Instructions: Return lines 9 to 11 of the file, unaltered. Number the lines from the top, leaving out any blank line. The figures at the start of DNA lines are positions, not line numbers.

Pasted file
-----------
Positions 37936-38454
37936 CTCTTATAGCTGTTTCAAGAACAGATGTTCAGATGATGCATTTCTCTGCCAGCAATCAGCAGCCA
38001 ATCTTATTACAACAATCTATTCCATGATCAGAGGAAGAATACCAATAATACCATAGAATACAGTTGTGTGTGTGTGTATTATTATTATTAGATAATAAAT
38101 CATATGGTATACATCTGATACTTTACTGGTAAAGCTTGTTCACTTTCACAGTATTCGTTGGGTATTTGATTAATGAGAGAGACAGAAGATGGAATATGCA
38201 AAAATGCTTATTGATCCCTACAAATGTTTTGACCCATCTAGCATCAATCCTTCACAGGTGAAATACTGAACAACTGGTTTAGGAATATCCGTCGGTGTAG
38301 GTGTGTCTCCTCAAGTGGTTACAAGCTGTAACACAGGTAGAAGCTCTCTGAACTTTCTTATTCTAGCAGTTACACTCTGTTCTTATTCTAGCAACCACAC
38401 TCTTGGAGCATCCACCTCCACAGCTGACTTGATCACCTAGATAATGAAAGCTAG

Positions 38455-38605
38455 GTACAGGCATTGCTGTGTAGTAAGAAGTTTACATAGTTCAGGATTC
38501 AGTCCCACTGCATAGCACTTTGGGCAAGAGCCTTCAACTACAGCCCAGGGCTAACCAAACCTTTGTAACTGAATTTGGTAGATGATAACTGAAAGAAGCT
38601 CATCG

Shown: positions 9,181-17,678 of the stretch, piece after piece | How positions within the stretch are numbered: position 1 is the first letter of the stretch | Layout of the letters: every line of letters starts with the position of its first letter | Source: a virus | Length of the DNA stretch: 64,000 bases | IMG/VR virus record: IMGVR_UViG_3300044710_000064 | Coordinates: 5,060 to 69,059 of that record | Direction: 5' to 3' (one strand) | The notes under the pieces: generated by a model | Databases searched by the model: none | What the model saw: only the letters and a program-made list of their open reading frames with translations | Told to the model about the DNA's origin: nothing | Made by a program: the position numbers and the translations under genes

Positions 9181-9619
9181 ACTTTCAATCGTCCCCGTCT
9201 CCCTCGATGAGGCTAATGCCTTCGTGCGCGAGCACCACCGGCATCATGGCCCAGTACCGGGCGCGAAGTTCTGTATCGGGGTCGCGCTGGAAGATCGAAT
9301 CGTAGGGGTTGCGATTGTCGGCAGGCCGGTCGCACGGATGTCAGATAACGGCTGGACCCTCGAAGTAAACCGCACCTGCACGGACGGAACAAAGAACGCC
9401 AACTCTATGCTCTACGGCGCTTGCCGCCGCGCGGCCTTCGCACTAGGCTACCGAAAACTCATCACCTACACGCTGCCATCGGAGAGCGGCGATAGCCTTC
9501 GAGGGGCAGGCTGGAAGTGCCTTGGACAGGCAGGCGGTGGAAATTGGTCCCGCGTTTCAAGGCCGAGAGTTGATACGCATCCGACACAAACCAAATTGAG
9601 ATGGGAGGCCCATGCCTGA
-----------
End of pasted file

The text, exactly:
38455 GTACAGGCATTGCTGTGTAGTAAGAAGTTTACATAGTTCAGGATTC
38501 AGTCCCACTGCATAGCACTTTGGGCAAGAGCCTTCAACTACAGCCCAGGGCTAACCAAACCTTTGTAACTGAATTTGGTAGATGATAACTGAAAGAAGCT
38601 CATCG